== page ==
To evaluate the primary objective, an analysis of covariance will be performed, using a mixed model of repeated measures analysis of covariance will be carried out for 3, 5, 10, 15 and 20 minutes. Missing data major will not be imputed, and will be left as lost. In the analysis of repeated measures will be included fixed-effect terms for treatment and time random central effect and pain baseline value (0 minutes).
Regarding other primary endpoint, time to first pain relief, a time to event analysis will be performed using time-to-event methodology, including a Cox Proportional Hazards model with treatment and qualifying pain intensity at randomisation as fixed effects and center as a random effect. Pre-dose pain baseline intensity (at 0 minutes) will be added as a covariate. Weibull assumption model will be checked and used when it holds. A Kaplan-Meier analysis will also be performed to evaluate the average time until first pain relief and first clinically meaningful pain relief.
Cost of pain relief by time unit will be calculated as follows: Cost of treatment (drugs+fungible+nurse time..) = C; Pain relief (difference between baseline and time t) = PRt; known time= t. Then C / PRt [€ / cm] gives us costs (in euros) to reduce one cm of pain; And C / PRt / t [(€ / cm) / (min)] = [€ / cm min], is cost to reduce 1 cm of pain in one minute.
All statistical analyses of secondary efficacy endpoints will be performed on the ITT and PP population and will be exploratory with no aim to draw confirmatory conclusions. All secondary efficacy endpoint data will be summarized descriptively by treatment group and time point (where applicable). All endpoints will be analyzed using appropriate statistical models, in order to get estimates (differences or ratios) and two-sided 95% confidence intervals for the treatment effects. All exploratory p-values will be from 2-sided tests and no adjustments for multiplicity will be performed.
Subgroup analyses and sensitivity analyses, in particular with respect to different approaches for handling of missing data, will also be applied for specific endpoints.
An interim analysis will be performed to assess treatment safety only, when 100 patients have completed the study.
Coordination, management and monitoring of the study will be performed by the SCReN.
Ethical and legal considerations
The researchers will adhere strictly to the provisions of this protocol and will complete the case report forms. The study will be performed according to the recommendations for clinical studies and the evaluation of drugs in humans, as contained in the Declaration of Helsinki (revised in successive world assemblies) and in the current Spanish and European legislation on clinical studies and patient data confidentiality. The study will follow the principles of Good Clinical Practice. This study has been approved by the Clinical Research Ethics Committee of La Paz University Hospital (Madrid, Spain) and by the Spanish Agency of Medication and Health Products, and has been registered in Eudra CT (Eudra CT: 2017-000338-70) and clinicaltrial.gov (identifier NCT03256903).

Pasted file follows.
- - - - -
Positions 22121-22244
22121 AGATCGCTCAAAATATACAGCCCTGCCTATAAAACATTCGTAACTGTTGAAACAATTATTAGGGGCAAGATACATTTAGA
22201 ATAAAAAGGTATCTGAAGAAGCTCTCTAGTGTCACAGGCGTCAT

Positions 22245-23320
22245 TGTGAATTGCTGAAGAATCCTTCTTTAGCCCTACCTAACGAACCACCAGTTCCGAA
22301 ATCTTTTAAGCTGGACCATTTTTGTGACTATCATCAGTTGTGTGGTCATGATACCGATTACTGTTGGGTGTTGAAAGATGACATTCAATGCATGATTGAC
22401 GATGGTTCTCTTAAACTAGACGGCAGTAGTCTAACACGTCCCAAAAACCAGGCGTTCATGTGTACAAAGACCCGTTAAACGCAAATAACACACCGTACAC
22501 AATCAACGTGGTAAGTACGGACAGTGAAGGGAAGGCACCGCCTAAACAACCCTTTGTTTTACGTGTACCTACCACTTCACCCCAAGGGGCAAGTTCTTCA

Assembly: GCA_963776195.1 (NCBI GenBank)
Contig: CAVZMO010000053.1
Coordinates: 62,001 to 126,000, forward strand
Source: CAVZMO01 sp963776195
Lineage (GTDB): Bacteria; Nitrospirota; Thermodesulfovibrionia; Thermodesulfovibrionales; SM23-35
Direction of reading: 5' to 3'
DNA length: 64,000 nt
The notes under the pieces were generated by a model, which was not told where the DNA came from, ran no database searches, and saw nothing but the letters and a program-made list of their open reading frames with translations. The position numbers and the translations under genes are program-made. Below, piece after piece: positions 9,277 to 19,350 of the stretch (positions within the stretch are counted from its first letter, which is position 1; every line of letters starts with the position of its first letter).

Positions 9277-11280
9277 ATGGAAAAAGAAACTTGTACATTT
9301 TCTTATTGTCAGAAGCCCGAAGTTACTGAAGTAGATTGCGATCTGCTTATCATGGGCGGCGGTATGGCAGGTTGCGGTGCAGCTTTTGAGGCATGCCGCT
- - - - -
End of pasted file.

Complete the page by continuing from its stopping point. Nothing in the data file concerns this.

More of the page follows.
Methoxyflurane was initially developed as an inhalational anesthetic agent. It was later discovered that it had good analgesic properties at lower doses, with a good safety profile. It is currently used in countries including Australia, where it is routinely used in ambulance services because its low doses can achieve rapid analgesia, with easy administration. It has been recently launched in four European countries (UK, Ireland, Belgium and France), and approval is expected in the rest of Europe by the end of 2017, through a decentralized procedure.
Despite the fact that methoxyflurane has been marketed in Australia and New Zealand for treating emergency pain due to trauma for more than 40 years, no randomised clinical trials to evaluate analgesic its effectiveness compared to active treatment have been published in this setting. Observational studies have shown that methoxyflurane has an analgesic effect superior to intramuscular tramadol, lower than strong opioids but faster than intranasal fentanyl, but none of them have been carried out in Europe. The only randomized trial to evaluate the change in pain intensity developed in Europe was a placebo controlled trial, and it was performed only in emergency hospital departments8.
To the best of our knowledge, the described Spanish trial will be the first randomized clinical trial in Europe comparing methoxyflurane to active treatment, in the emergency treatment of trauma pain.